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Saudi Arabia and the World Trade Organization

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On the face of it, membership in the WTO means, primarily and for the most part, a reduction in tariffs, increase in foreign investment, and the importing and exporting of products and services on a level never before seen in the country. A deeper analysis shows that this has led and will continue to lead to fundamental changes in the basic business and financial structures within the kingdom, which has had an almost immediate effect on the cultural and social policies and attitudes within the Saudi Arabia. In order to attain a better understanding of these policies and what Saudi Arabia’s membership in the WTO means for global enterprise and free trade we will need to consider the following three areas of analysis: 1) The economic, political and social conditions which existed just prior to Saudis accession into the WTO and the motivations that prompted them to initiate the process, 2) The obligations and stipulations of membership in the WTO for Saudi Arabia and what changes this has led to both internally to Saudi Arabia and externally in the rest of the world, and 3) The ramifications of this accession in the long-term for global enterprise and free trade in other parts of the world. …
II. WTO Background
It is important initially to highlight some of the features of the WTO in general that have precipitated many of the important changes in Saudi Arabia and how the WTO sees itself as more than a simple trade agreement and why this perspective is important for global enterprise. The successor organization to General Agreement on Trade and Tariffs (GATT), in 1982 the so-called Uruguay Round of negotiations set the stage for the promulgation of the WTO. Designed to set best practices for international trade, offering a comprehensive and robust forum for trade-related negotiations as well as a dispute resolving mechanism, the WTO has expanded its role via the Doha agenda (WTO 2007) and not only sees itself as regulating body for trade but as a body that seeks to grow and develop multilateral enterprise and global trade of its member nations. This includes but is not limited to offering technical assistance to the least-developed countries within the WTO, promoting agricultural and private sector development in such countries as well as creating favorable circumstances to encourage specific types of trade with certain developing states. This expanded mission has had many positive results for both developed and developing nations as this allows for more fruitful engagement with countries along multiple lines of trade such as in Saudi Arabia, for example, where these policies have promoted growth and commerce in non-oil related sectors. This commitment is in-line with WTO’s general mission as a body created to liberalize global enterprise and this liberalization has been the focal point for much of the debate in kingdom of Saudi Arabia.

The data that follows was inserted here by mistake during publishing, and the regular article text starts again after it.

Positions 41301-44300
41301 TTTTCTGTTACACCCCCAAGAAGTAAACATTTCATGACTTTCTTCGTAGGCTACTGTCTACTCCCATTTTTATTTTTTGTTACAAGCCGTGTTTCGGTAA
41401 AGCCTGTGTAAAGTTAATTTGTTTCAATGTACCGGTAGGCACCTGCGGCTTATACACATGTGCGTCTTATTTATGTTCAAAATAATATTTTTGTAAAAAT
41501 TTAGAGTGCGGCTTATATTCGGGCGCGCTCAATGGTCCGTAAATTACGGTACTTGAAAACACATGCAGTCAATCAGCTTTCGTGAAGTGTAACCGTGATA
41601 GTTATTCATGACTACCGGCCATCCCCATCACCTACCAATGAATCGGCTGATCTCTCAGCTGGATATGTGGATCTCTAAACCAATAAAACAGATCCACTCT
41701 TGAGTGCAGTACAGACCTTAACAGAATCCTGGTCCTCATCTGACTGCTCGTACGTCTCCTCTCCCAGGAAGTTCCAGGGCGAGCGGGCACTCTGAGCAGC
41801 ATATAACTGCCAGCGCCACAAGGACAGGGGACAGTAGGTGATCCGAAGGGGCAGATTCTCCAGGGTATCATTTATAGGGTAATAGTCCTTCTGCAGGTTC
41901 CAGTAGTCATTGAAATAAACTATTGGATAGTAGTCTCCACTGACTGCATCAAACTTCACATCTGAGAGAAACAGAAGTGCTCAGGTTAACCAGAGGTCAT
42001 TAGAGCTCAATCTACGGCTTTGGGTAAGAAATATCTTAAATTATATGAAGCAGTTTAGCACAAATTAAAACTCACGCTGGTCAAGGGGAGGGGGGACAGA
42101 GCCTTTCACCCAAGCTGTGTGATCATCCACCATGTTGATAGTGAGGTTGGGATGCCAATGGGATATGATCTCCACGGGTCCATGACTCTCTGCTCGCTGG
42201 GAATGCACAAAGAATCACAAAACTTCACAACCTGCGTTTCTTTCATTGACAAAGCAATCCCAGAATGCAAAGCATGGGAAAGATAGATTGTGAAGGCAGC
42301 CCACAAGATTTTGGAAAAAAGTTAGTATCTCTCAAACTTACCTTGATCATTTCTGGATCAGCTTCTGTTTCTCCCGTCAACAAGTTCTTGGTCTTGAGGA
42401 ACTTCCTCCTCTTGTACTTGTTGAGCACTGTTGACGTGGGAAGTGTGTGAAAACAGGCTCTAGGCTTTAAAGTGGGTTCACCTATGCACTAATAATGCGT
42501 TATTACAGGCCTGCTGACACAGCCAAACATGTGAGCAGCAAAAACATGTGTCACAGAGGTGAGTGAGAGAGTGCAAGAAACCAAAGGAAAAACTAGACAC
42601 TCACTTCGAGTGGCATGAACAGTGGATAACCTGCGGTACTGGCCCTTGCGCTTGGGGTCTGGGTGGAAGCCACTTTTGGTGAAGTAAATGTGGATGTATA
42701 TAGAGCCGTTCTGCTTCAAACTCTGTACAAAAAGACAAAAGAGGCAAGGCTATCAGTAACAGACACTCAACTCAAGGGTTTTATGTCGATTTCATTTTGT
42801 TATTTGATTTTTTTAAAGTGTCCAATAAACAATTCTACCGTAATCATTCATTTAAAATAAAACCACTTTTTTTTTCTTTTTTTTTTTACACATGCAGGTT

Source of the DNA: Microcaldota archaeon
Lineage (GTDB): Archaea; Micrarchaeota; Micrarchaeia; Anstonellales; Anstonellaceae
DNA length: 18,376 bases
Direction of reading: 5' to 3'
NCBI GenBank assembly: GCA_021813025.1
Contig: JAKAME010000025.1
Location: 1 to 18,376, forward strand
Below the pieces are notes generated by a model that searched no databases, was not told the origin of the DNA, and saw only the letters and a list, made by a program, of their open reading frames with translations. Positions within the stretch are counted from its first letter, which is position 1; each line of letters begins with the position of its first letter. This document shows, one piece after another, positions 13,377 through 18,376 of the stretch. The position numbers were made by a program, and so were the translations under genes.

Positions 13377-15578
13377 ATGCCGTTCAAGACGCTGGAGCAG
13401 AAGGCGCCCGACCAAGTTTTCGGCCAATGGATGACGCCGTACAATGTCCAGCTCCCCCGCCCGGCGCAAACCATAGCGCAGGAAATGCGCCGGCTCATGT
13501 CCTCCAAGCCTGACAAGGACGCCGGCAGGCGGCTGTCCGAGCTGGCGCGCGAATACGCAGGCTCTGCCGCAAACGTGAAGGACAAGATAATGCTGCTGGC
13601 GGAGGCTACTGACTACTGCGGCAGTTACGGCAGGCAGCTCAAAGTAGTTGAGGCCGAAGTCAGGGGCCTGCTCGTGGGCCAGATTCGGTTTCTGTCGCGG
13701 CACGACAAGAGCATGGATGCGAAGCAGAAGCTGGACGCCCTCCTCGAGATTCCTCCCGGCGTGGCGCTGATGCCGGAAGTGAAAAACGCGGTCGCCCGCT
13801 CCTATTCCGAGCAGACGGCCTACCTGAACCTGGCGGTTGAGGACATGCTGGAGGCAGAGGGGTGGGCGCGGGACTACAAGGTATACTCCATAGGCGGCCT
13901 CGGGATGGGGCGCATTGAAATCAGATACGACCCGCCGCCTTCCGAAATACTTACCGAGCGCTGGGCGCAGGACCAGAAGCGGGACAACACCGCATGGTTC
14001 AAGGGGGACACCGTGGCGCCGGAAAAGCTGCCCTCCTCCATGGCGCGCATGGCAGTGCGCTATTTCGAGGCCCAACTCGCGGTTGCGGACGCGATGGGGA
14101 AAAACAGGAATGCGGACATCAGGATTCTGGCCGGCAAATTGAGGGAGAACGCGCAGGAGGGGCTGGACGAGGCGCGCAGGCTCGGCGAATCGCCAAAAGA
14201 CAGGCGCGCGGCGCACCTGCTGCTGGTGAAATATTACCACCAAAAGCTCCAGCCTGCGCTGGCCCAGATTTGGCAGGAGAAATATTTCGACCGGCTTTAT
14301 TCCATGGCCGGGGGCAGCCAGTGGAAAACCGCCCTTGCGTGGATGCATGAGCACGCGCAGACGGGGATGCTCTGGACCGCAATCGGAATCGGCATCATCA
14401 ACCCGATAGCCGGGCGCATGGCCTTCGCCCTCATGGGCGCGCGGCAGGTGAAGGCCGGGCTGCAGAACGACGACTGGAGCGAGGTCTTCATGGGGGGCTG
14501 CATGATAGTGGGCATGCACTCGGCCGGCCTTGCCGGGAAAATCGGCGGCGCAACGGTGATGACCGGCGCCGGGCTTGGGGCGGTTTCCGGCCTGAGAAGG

III. Prior to the WTO
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